Suspecting that there are oil and gas faced in a report released last week. It said that almost 8 percent of Pemex's 1978 budget had not been spent because of "a shortage of drilling equipdeposits under most of Mexico's territory, Pemex is feverishly exploring now in 27 of Mexico's 31 states and in large areas of the Gulf of Mexico.

The country's proved reserves -- 11 billion barrels two years ago -- have burgeoned; two weeks ago they were set at 40 billion barrels, with estimated additional reserves at 4.6 billion barrels above that. Mexico's potential reserves remain at 200 billion barrels, far exceding any other country in the western hemisphere. At current production rates Mexico's 40 billion barrels are sufficient to last the country 60 years.

However, predictions made recently that Mexico could fill 30 percent of U.S. import needs by the mid-1980s are being contradicted by Lopez Portillo and his staff.

Mexico's production targets are much lower. While 85 percent of Mexican oil exports last year went to the U.S., with the remaining 15 percent was shared by Israel and Spain, Mexico's "export diversification plan" called for a cutback in the U.S. proportion of total exports of crude.

Pemex export director Juan Aizpura said that this year, for example, 80 percent of Mexican crude will go the U.S., while by 1980 the U.S. share will be down to between 60 and 66 percent with the balance going to Europe and Japan.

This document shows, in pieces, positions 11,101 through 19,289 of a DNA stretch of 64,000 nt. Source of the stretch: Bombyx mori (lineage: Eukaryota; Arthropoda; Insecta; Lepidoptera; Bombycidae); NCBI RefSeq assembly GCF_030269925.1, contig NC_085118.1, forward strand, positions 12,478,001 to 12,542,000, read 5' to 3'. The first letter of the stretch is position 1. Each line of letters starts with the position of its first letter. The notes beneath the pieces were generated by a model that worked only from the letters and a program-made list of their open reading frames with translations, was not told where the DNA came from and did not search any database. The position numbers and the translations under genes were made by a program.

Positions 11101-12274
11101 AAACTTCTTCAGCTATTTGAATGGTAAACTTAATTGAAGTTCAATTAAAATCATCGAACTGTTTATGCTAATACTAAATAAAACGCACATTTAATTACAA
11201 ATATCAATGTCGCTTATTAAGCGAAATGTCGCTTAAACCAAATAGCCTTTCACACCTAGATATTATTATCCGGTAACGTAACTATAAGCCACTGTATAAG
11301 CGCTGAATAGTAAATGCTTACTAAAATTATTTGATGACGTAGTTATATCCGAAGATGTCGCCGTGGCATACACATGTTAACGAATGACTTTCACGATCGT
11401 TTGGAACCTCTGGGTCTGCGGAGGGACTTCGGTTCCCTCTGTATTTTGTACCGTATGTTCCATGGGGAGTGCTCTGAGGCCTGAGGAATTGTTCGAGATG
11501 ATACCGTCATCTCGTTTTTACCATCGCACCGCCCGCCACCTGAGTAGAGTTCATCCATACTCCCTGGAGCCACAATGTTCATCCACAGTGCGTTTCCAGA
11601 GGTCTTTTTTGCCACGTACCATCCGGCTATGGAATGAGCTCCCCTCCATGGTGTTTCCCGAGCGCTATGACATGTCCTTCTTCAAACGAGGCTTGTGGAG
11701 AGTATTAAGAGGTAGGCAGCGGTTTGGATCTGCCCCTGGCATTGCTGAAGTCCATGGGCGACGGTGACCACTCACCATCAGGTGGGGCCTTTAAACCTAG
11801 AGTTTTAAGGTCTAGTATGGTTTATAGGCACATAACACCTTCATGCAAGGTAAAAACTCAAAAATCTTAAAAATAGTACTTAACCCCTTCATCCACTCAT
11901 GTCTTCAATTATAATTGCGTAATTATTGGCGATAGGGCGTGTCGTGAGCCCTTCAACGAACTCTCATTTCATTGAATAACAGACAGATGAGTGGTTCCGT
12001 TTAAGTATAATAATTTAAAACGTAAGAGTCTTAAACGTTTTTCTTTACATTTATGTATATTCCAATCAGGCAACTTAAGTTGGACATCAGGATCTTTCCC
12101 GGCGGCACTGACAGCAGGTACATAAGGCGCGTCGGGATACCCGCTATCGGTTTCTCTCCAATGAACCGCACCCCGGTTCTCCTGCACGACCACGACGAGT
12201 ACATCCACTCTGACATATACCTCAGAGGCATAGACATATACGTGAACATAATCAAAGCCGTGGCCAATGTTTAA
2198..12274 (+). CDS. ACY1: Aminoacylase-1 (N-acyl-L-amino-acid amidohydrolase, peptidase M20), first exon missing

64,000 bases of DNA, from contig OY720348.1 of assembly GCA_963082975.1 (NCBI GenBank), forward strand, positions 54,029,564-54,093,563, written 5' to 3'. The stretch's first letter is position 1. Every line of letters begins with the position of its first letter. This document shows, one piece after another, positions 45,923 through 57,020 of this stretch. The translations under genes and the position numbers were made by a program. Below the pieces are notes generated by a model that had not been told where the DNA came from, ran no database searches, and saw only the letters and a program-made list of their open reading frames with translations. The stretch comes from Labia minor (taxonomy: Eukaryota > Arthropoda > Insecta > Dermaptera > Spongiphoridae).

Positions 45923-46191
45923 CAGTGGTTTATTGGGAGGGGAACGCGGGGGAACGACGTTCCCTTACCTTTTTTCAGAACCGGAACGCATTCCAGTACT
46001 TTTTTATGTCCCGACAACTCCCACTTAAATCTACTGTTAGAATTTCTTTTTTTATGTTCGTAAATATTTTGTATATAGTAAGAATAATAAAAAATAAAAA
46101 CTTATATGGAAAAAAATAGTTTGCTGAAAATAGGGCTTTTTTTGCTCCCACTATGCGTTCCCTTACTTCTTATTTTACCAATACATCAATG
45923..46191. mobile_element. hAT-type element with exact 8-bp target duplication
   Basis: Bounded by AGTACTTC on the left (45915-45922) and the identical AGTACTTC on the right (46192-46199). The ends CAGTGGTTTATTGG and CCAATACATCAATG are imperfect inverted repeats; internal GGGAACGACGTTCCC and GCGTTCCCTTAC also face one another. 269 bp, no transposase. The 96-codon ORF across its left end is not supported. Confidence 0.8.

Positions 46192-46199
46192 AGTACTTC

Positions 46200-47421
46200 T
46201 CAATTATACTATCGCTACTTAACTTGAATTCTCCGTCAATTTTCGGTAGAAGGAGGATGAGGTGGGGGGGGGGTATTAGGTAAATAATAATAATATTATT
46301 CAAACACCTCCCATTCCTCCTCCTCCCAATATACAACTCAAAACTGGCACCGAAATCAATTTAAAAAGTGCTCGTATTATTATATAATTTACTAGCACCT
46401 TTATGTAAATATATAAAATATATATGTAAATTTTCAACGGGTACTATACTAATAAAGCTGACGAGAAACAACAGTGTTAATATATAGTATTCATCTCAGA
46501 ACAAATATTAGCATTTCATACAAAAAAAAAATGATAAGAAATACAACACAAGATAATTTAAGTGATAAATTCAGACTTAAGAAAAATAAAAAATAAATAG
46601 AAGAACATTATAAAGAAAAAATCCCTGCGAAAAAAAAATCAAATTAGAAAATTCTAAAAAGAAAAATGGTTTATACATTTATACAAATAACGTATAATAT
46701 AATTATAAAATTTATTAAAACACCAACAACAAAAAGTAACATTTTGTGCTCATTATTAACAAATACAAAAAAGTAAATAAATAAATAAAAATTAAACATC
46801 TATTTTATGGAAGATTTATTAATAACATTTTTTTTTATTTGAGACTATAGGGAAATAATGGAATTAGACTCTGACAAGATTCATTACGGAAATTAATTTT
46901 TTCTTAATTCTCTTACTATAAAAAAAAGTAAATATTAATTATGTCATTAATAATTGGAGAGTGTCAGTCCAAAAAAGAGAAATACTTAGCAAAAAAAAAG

But because Mexico's total exports will increase rapidly -- they should reach 1 million barrels per day, double today's rates, by 1980 -- the U.S. will not receive less but somewhat more Mexican oil.

That Mexico's nationalism is a force to be reckoned with became clear one year ago when the Mexican oil chief and U.S. energy secretary James Schlesinger clashed over Mexican natural gas sales in Washington. Diaz Serrano stormed out of Schlesinger's office after what a Mexican diplomat described as "unbelievable arrogance and insults from Schelesinger." The result was that Mexico decided to use its gas surplus domestically -- and lose money -- rather than accept the lower U.S. price.

Early last year, the U.S. Ambassador to Mexico was reportedly laughed at in the Department of Energy when he reported that much of Mexico's industry was switching from oil to natural gas as a source of energy. But the domestic gas pipeline feeding that industry will be inaugurated on March 18.

"Schlesinger was very important in raising our consciousness about not trusting the U.S. and carrying out our own plan," said a high Mexican official. "He not realize it but he did us a favor in the end."

As Mexico steps up its oil production, however, additional vast quantities of gas will become available and they are known to be of interest to the U.S. The Mexican president has said he is willing to sell these "if the conditions are right." Lopez Portillo said he expects to discuss this with President Carter during his visit to Mexico in mid-February.

But referring to Schlesinger's statement this week that it is not in the interest of the U.S. to buy Mexican gas, an irritated Lopez Portillo said once again the U.S. was being "erratic."

"I know what to do with my gas. I'll use it at home and I'll sell it at a price that suits me," he said. "If they (the Americans) don't want to discuss it, that's it: We just won't deal with the matter."